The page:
“What Jonny has succeeding in doing is combining the elusive quality of majesty with an edginess,” said Philip Mould, a friend and art historian who has seen the painting and called it “something of a unicorn.”

Mr. Yeo is no stranger to depicting royals. He painted Charles’ wife, Queen Camilla, whom he said was a delight, and his father, Prince Philip, who was less so. “He was a bit of a caged tiger,” Mr. Yeo recalled. “I can’t imagine he was easy as a father, but he was entertaining as a subject.”

Still, a sitting monarch was a first for Mr. Yeo, whose subjects have included prime ministers (Tony Blair and David Cameron), actors (Dennis Hopper and Nicole Kidman), artists (Damien Hirst), moguls (Rupert Murdoch) and activists (Malala Yousafzai).

Mr. Yeo said there was an element of “futurology” to his work. Some of his subjects have gone on to greater renown after he painted them; others have faded. A few, like Kevin Spacey, who was tried and acquitted on charges of sexual misconduct, have fallen into disrepute. The National Portrait Gallery in Washington returned Mr. Yeo’s Spacey portrait, made when the actor played a ruthless politician in the series “House of Cards.”

Gazing back over his A-list subjects, Mr. Yeo has developed a few rules of thumb about his art. Older faces are easier to capture than younger ones because they are more lived in. The best portraits capture visual characteristics that remain relevant even as the person ages. And the only bad subjects are boring ones.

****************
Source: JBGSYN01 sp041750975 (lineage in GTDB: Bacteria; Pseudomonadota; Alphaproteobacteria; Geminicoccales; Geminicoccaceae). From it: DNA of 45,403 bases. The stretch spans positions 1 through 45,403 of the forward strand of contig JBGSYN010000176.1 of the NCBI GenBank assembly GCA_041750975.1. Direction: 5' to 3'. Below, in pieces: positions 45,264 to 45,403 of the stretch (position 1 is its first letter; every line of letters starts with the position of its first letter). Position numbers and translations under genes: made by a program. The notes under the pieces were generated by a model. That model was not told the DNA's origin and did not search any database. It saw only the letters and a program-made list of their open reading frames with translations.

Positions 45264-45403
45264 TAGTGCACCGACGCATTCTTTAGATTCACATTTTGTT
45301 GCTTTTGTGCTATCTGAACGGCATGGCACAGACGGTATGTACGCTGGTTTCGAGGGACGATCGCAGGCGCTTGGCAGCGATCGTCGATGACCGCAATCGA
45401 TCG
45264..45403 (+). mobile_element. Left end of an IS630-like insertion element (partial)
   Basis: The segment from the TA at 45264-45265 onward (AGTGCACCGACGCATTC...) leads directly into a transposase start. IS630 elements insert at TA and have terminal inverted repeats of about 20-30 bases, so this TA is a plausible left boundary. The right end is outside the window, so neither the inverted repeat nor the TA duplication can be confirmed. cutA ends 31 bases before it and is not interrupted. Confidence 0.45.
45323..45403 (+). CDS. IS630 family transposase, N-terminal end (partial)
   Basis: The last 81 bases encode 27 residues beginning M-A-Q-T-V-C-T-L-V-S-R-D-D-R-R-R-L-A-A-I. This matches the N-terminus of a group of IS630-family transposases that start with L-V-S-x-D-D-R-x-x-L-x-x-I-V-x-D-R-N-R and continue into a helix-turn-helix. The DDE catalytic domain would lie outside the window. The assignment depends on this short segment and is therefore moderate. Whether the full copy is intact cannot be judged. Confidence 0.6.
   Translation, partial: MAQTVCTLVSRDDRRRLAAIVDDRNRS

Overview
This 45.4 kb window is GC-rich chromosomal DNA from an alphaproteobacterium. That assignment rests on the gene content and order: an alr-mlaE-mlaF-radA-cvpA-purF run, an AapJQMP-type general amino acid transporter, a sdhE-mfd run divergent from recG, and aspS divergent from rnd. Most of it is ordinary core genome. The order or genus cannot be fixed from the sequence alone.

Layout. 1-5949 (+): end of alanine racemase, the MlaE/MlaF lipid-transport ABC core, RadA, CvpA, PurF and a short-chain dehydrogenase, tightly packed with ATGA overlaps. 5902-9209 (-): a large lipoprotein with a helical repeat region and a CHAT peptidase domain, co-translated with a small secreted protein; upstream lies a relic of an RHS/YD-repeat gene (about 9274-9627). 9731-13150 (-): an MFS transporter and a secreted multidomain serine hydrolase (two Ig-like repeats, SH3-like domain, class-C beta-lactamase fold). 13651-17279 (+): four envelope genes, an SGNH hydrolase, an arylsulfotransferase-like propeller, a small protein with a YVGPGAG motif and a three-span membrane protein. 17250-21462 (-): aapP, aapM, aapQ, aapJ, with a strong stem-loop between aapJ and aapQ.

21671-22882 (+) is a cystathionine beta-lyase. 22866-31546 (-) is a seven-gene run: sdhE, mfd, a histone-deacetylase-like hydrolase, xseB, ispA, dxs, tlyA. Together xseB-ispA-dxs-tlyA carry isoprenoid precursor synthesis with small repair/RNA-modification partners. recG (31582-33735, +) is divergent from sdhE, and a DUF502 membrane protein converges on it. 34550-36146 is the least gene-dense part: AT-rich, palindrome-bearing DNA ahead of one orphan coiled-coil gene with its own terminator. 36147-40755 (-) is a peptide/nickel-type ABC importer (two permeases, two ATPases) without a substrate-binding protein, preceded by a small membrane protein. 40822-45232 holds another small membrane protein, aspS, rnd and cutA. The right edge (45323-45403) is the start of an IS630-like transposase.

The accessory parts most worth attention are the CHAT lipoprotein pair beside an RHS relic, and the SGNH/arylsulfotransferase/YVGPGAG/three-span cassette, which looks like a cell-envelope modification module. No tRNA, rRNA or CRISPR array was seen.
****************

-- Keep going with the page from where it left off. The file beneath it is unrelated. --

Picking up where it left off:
A view of a work table in Mr. Yeo’s studio, in front of his portrait of Giancarlo Esposito.Credit…Mary Turner for The New York Times

“He didn’t want me to pose, he just wanted me to talk,” said Giancarlo Esposito, the American actor known for playing elegant villains in the crime classic “Breaking Bad” and the recent Guy Ritchie TV series, “The Gentlemen.” As an actor, Mr. Esposito said, he was skilled at projecting a persona, “but there was no way to fool him.”

“It was an opportunity to be Giancarlo, unmasked,” said Mr. Esposito, who said he last posed for a portrait as a child at a county fair.

A loose-limbed figure with a quick smile and stylish eyeglasses pushed far back on his forehead, Mr. Yeo learned his appreciation for the charms and foibles of public figures by being the son of one. His father, Tim Yeo, was a Conservative member of Parliament and minister under Prime Minister John Major, whose career was undone by professional and personal scandals.

At first, the elder Mr. Yeo had little patience for his son’s artistic dreams. “My dad definitely assumed I’d need to get a proper job,” he said, giving him no money when he took a year off after high school to try to make it as a painter. Mr. Yeo’s early efforts showed his lack of formal training, and “obviously, I didn’t sell any pictures.”

Then, in 1993, at the end of his second year at university in Kent, he was struck by Hodgkin’s disease. Mr. Yeo burrowed deeper into painting as a way of coping with the disease. He got a break when a friend of his father — Trevor Huddleston, an Anglican archbishop and anti-apartheid activist — commissioned him for a portrait.